While the Internet moves towards a new direction, ICANN stands and ponders on issues that delay innovation, competition and the expansion of the Web. Big brand holders are still complaining about implementing more trademark mechanisms or further improving the existing ones that were created to please them. Why is ICANN wasting more time with that? Is there a method to retrieve your trademarked domain if someone else is abusing it? Yes. ICANN has gone beyond what is necessary. Will new gTLDs introduce more harm or benefits to the Internet society? If ICANN is all about open-access, free trade, competition, fairness and represent the Internet community, it has to align itself with what is happening in the Internet space today and not be stuck in the '90s.
The Web is not perfect. The big brands and corporations that ICANN seeks to protect who are delaying everything are not perfect. For example, the Web has been used by companies such as Google and Internet Service Providers to piggyback on intellectual property issues. What ICANN is dealing with in regards to implementing additional trademark mechanisms is tiny in regards to the harm that has been inflicted by many corporations that are regarded as the "backbone" of the Web. Google and major ISPs have been piggypacking intellectual property owners for their own profit and not much has been done about it. Both Google and the ISPs have been profiting from the unauthorised distribution of copyrighted works. Google makes money and generates traffic so they do not care about intellectual property. The ISPs get paid higher fees from consumers wanting higher bandwidth to download illegally at faster rates. Rampant piracy translates to billions of dollars of profits. 95% of music on iPods is illegal. Apple knows that but their marketing is clear: fit tens of thousands of songs on your iPod (irrespective if its illegally downloaded or not).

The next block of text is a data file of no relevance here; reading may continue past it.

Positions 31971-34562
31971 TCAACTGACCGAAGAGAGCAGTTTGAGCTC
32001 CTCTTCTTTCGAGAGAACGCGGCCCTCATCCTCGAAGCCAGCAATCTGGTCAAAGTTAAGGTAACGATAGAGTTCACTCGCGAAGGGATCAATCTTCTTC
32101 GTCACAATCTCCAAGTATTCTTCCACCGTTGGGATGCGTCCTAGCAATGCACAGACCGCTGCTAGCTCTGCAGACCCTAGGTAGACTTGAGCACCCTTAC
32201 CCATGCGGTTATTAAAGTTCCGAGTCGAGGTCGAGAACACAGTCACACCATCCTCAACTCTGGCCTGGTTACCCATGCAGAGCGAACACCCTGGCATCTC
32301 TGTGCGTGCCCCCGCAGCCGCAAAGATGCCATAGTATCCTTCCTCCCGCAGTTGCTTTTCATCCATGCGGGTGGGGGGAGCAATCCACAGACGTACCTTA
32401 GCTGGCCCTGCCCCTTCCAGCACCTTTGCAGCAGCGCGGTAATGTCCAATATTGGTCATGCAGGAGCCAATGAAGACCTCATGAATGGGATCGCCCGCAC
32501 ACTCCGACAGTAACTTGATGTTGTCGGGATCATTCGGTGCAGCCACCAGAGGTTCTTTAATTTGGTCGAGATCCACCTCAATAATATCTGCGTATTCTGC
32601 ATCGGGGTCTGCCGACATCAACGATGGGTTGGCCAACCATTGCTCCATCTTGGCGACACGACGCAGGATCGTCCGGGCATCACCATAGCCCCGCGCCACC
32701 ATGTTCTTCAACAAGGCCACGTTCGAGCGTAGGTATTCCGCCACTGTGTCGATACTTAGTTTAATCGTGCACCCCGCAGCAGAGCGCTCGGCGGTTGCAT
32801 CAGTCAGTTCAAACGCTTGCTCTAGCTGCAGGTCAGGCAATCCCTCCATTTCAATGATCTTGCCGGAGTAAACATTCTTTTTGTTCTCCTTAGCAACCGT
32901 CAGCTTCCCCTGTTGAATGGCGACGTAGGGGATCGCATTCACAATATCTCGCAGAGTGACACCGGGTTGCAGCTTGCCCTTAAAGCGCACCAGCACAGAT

The Internet is dominated by many corporations who really have no respect for intellectual capital. If ICANN wants to make a difference that matters in Intellectual Property, then perhaps they need to be involved with other more significant issues that affect the Internet. If they are responsible for implementing trademark mechanisms for TLDs, then why not actually make a difference where it counts and where copyright holders are suffering from piracy, which has cost many their jobs? The trademark issues that will arise from new TLDs are insignificant if compared with the harm inflicted by piracy to copyright holders. My point is that ICANN has done enough to appease the trademark community. They are offered the trademark mechanisms to solve cybersquatting, even though the potential harms are expected to be tiny in comparison (if any). Copyright holders do not enjoy such benefit because of the very nature of the Web and its chaotic openness. I thought Rod Beckstrom understood this concept. I did after-all I read his book. Action is needed now, not just mere words.
With the Internet moving away from the Web, the repercussions to the domain industry will be felt. Domain name parking will become obsolete and the astronomical prices that premium, one-word .COM domains sell for will fall significantly and industry will experience less million-dollar domain name sales. There is no better time to sell your domain portfolio than right now unless you are developing it or unless you believe that apps and mobile devices with proprietary, closed ecosystems is not a reality.
ICANN needs to finally get the new TLD program launched without any further delays. The delays are unwarranted given the very few issues that are left such as Vertical Integration, pricing on bulk same-translated strings and establishing a better and fairer point system for community applicants that will also prevent abuse.
Unless ICANN shares Chris Anderson's viewpoint that the Web is dead, ICANN has to finally acknowledge the financial harm and opportunity costs that all the delays have inflicted to all applicants that have been clinging to ICANN timing promises to launch their respective TLD. The Web depends on it since it is shrinking. Time to join forces with the new Internet economy and space. It is time to expand the Web and introduce new complementors to the Internet: new TLDs.